Regarding legal advice privilege, the Court of Appeal accepted that applying the English position at law, communications to and from a third party were not protected by legal advice privilege and the auditors would not be regarded as agents of communication for the purposes of legal advice privilege. The court, however, strongly endorsed the decision of the Australian Federal Court in 2,  which suggested a broader and more flexible approach that was ‘principled, logically coherent and yet practical’. In 2, communications from third parties were accorded legal advice privilege by focusing on the nature of the function the third party performed, rather than the nature of the third party’s legal relationship with the party that engaged it. Such an approach accords with modern commercial reality, with parties often engaging the assistance of third-party experts who are not lawyers, and is particularly apposite in cases of large commercial fraud where the victims need expert advice, not only to protect themselves from future fraud, but also to determine the rights and liabilities in connection with the fraud. It would appear to follow from this that legal advice privilege applied to any such legal advice embedded in, or that formed an integral part of, the draft reports, even though the draft reports themselves were drafted by the third-party auditors and forwarded directly to APBS by those auditors. The Court of Appeal, however, did not decide on whether the draft auditors’ report was subject to legal advice privilege, as this issue was not argued by APBS’s counsel.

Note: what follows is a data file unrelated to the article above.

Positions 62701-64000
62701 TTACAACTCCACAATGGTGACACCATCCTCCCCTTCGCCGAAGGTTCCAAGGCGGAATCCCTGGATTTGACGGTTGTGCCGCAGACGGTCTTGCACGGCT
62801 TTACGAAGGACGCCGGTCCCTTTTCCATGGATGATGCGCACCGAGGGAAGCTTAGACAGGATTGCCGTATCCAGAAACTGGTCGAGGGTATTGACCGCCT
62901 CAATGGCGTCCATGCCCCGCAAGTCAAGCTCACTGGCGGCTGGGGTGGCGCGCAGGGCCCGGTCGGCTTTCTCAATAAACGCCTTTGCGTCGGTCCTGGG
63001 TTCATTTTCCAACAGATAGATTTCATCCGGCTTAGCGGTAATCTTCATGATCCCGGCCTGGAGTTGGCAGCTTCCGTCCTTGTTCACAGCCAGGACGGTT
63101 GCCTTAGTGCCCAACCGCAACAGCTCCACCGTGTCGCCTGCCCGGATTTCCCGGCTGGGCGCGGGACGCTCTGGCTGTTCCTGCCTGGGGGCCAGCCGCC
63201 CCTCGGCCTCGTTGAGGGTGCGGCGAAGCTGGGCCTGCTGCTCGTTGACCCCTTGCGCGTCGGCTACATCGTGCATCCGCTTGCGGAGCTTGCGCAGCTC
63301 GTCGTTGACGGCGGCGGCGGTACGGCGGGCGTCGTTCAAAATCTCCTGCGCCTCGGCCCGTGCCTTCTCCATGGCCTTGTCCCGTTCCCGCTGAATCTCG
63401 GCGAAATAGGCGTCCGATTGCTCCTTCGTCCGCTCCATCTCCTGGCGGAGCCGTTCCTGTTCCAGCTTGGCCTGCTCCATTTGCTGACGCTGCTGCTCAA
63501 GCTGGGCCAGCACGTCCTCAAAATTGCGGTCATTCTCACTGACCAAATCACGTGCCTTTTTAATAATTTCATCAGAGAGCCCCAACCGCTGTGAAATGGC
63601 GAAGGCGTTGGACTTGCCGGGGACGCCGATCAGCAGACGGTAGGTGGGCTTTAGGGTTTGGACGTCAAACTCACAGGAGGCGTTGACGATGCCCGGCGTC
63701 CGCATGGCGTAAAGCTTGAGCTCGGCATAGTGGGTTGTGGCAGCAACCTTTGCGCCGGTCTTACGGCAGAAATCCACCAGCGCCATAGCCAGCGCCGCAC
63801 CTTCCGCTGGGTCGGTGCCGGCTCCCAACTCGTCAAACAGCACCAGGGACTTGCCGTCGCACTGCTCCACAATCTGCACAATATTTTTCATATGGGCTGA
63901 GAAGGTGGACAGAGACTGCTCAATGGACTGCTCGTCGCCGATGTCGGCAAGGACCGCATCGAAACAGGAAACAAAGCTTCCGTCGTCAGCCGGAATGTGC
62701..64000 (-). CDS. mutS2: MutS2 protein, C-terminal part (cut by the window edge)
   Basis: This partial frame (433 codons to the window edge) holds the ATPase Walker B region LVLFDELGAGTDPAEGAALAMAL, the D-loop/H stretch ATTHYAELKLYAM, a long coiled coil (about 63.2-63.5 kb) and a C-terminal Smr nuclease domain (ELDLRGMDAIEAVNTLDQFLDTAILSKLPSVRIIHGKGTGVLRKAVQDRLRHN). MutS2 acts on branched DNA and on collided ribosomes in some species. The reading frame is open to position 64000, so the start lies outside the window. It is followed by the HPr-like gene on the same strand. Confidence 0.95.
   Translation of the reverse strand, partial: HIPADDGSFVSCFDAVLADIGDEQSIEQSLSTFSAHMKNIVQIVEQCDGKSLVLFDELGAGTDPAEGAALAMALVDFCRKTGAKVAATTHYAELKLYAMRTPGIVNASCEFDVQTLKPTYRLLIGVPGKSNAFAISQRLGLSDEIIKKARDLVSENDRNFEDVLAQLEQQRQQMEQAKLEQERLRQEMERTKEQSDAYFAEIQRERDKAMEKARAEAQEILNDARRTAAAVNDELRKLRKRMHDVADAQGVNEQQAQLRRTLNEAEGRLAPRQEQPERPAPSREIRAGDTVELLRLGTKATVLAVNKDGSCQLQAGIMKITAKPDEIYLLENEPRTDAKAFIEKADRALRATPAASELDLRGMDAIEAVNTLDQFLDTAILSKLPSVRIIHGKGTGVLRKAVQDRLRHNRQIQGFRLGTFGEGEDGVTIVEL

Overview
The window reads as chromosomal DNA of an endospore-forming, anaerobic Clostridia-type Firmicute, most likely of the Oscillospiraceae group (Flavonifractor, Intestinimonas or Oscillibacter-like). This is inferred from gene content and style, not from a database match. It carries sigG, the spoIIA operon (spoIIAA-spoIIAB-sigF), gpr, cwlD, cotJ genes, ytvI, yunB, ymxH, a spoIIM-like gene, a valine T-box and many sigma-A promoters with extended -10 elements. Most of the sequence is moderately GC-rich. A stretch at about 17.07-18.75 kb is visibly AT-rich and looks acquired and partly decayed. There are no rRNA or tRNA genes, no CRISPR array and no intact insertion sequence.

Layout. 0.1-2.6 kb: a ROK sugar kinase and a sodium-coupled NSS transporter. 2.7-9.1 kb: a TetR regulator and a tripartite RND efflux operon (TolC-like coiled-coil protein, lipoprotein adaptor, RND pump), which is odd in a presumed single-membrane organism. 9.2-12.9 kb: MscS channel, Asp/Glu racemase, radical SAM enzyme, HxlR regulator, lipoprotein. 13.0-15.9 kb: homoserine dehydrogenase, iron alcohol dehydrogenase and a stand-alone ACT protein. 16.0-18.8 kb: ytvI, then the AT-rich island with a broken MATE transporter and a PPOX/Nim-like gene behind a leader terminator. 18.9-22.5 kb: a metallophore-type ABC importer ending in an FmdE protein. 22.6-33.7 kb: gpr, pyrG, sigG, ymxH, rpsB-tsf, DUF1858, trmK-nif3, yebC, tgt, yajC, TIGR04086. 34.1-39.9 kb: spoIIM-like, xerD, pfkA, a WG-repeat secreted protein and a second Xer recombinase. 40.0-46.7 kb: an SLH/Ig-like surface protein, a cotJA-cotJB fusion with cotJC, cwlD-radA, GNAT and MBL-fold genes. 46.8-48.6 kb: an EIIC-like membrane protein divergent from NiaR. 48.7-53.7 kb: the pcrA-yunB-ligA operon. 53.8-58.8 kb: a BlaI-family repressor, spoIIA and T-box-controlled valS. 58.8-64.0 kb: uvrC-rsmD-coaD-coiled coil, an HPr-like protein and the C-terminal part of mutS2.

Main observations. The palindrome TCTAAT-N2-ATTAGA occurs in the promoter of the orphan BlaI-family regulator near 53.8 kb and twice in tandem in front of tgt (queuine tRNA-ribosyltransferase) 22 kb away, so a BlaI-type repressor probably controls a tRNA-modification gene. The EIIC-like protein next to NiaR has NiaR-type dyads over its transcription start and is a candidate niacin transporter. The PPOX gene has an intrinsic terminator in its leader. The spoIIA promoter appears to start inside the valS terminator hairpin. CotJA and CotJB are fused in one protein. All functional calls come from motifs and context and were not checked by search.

In this regard, it should be noted that although the English case, Re RBS2  reaffirmed the English position that communications to and from a third party were not protected by legal advice privilege (as opposed to adopting the more flexible approach set out in 2), the English Court of Appeal has since indicated in 2 (2) that it would have, as a matter of principle, been in favour of departing from such a narrow approach. To elaborate, In 2, the key issue that arose was whether legal advice privilege would cover the notes of interview with current and former employees of a corporation as part of an investigation by both in-house and external lawyers. The English High Court held that although the interview notes recorded direct communications with the corporation’s lawyers, they comprised information gathering from current or former employees preparatory to and for the purpose of enabling the corporation, through its directors or other persons authorised to do so on its behalf, to seek and receive legal advice. As such, legal advice privilege could not be claimed by employees or ex-employees of the corporation (ie, the client), who had merely been authorised to speak to the client’s lawyers to provide information with regard to the investigation, as opposed to being authorised to seek and receive legal advice. In contrast, the English Court of Appeal in 2 has since held that, had it been open to do so, it would have departed from the position that employees do not fall under the definition of a ‘client’ and are not protected by legal professional privilege. The Court of Appeal accepted the evolving nature of large corporations; where legal advice is often sought, and corporations may therefore require their employees with relevant first-hand knowledge to obtain such advice from lawyers under the protection of legal advice privilege. That said, the Court of Appeal eventually held that this was a matter for the English Supreme Court to decide, and made no finding of the same.